Custom Python Models¶
Dataiku DSS provides useful and powerful built-in visual tools, but also always allows you to extend its functionality with code.
This article explains how to add custom Python code-based machine learning (ML) algorithms in our guided Machine Learning framework. You are advised to read the tutorial Your first predictive model prior to starting this reading.
Specifying the Custom Model¶
In a Visual Analysis (Lab), go to the Models tab. In the Design stage of a model, go to the Algorithms panel. The list of algorithms begins with the built-in models. You can add custom Python models at the bottom of the list. Click the edit button to change the model name, displayed in the output, from the default “Custom Python Model”. Dataiku DSS provides some code samples to get you started:
The code must follow some constraints depending on the backend you have chosen (in-memory or MLlib).
In this example, we use the Python in-memory backend: the custom code needs to implement a classifier which has the same methods as a classifier in scikit-learn, that is, it must provide the methods
predict_proba() when this makes sense.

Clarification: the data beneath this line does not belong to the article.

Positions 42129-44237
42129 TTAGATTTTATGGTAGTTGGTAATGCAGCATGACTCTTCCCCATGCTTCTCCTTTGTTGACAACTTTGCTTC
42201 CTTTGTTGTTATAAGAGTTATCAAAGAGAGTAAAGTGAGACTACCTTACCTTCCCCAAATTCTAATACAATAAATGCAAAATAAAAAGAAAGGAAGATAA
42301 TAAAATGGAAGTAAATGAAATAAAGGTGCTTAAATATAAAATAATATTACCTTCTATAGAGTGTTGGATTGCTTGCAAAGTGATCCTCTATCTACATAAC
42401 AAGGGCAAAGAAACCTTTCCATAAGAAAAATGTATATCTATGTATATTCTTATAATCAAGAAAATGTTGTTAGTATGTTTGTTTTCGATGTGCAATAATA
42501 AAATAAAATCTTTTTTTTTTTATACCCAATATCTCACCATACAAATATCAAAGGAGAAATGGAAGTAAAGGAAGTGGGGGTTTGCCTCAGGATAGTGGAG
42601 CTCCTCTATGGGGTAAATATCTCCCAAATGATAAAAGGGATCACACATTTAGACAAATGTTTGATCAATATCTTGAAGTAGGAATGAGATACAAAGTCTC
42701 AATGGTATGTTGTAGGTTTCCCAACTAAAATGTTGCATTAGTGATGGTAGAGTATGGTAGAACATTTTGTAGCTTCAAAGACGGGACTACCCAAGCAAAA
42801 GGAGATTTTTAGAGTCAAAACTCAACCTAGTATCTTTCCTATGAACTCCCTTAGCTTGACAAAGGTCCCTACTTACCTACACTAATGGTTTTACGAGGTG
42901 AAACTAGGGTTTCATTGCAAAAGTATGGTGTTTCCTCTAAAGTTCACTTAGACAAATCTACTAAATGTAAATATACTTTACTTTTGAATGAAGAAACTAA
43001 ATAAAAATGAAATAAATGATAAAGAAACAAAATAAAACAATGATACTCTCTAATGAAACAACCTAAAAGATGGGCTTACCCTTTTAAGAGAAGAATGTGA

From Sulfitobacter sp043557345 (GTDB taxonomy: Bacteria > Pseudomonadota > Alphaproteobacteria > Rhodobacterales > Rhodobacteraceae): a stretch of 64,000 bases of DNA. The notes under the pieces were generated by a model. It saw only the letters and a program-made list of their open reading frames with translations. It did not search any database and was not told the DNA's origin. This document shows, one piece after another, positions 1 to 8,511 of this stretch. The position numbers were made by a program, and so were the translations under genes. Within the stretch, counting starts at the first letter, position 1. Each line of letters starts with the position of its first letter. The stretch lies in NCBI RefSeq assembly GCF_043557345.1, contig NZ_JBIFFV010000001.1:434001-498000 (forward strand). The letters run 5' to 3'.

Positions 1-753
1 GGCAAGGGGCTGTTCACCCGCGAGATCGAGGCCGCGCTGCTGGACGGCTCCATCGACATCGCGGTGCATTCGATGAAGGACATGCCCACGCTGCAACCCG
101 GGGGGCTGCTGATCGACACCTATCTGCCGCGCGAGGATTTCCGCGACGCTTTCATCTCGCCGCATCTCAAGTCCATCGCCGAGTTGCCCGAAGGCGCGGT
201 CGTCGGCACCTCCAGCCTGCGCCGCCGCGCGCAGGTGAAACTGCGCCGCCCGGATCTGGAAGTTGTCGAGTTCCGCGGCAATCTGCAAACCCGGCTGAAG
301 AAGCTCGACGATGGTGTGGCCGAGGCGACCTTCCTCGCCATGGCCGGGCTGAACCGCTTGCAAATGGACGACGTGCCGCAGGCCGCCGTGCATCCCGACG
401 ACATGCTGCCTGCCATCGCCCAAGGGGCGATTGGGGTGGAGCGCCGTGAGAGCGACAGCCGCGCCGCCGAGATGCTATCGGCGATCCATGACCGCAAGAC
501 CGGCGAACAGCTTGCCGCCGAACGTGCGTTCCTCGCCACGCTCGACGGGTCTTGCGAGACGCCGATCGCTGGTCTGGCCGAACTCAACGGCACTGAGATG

Dataiku DSS will leverage these in its machine learning pipeline to train, compute performance statistics, and generate the associated visual insights!
Session Output With A Custom Model¶
Once trained, your custom model appears in the session output in the list of all models built during the session.
Assessing Custom Model performance¶
Open the custom model to visualize its performance and all associated visual insights, just as you would with a built-in model.
The custom model can now be deployed in the flow and used just like a standard built-in model!
Please read the reference documentation to implement your own MLlib models in Scala while still using Dataiku DSS modeling in the Visual Analysis.
If modeling in the Visual Analysis with custom code does not suit your needs, you can also take full control by coding the whole machine learning pipeline by yourself (train, score, validation, etc) using your preferred languages (python, R, Scala or Shell), thus leveraging any external ML libraries.